Shedding some light on a lesser known pollution problem

·2 min read

Editor's note: This story was first published on Aug 24. This version corrects a misspelled name.

The night skies are a valuable resource that many people take for granted in the Southwest.

Shaunavon is located between two Dark Sky Preserves in Grasslands National Park and Cypress Hills Inter-Provincial Park, both of which allow visitors to stare up in the night sky without having the issue of light pollution interfering with their view of the cosmos.

According to the International Dark-Sky Association's website, 80 per cent of the world’s population lives under light pollution.

Light pollution can affect wildlife and ecosystems, obscure our view of the stars, waste energy, and can affect human health.

According to Rod McConnell from the Alberta Dark Skies Association, lighting during nighttime can be harmful to humans more than we think.

“Light affects people in a very serious way, " he stated. "Blue light at night is especially bad, and most of the luminaires that are being installed these days are high in blue, light energy. So, what this can do is it can actually shut off the production of melatonin (which regulates night and day cycles or sleep-wake cycles) within the body.”

McConnell explained that this can be averted by going back to lights with more yellow light.

Light pollution also affects nature around us. According to the IDA, plants and animals are used to a day and night cycle and when artificial light is added to the equation it could have negative effects, especially to amphibians, birds, mammals, and insects.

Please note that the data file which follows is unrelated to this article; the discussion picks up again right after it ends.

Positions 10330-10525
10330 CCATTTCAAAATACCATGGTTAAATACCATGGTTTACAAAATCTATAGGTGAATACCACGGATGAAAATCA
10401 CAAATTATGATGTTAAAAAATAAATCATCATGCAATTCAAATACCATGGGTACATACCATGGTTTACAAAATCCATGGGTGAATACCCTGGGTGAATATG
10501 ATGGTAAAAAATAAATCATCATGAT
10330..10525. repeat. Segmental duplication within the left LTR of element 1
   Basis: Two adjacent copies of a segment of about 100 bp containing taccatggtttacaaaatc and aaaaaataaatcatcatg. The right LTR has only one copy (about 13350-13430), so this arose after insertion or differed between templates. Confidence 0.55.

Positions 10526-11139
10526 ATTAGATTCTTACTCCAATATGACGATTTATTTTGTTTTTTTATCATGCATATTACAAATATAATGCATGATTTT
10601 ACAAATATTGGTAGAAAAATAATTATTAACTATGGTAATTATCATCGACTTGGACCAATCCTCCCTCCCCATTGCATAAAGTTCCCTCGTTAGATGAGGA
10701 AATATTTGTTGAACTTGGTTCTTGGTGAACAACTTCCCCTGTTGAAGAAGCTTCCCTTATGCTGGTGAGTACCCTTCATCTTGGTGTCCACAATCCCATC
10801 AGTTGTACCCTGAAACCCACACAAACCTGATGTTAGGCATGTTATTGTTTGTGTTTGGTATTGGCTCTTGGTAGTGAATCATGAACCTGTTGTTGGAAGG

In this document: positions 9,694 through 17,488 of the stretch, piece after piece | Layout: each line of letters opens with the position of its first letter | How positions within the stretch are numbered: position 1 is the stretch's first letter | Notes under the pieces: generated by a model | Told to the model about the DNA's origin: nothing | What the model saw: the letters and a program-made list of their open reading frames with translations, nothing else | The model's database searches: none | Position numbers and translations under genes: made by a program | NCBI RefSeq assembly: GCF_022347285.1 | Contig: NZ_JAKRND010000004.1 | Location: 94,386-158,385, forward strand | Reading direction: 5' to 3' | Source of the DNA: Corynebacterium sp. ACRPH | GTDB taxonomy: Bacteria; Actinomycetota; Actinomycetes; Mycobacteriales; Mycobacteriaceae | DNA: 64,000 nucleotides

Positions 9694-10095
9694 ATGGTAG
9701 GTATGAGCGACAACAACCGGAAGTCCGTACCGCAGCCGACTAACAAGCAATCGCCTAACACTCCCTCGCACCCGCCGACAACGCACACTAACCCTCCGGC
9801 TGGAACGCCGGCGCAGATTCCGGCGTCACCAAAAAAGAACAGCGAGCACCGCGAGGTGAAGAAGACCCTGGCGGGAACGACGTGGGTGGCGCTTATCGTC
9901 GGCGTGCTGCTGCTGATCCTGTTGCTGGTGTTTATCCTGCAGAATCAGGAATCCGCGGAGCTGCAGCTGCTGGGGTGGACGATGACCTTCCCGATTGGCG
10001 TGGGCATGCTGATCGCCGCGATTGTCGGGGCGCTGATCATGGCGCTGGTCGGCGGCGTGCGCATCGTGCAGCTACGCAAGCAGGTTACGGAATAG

These negative effects are already being seen in birds, especially in larger cities, where the artificial light on large buildings can lead to birds flying into the buildings and dying.

The lighting of buildings and work sites at night can also be huge energy and light wasters.

Wasting light is when an outdoor light source is pointing directly into the sky, effectively lighting nothing at all. To prevent this, the IDA suggests that we use downward pointing lights and limit outdoor lighting at night.

McConnell suggests that homeowners can prevent light pollution by switching out their bulbs to more energy efficient types and having outdoor lights on timers, sensors or switches.

For more information on light pollution and ways of preventing it check out the IDA’s website or McConnell’s website

Jacob Miller, Local Journalism Initiative Reporter, The Shaunavon Standard

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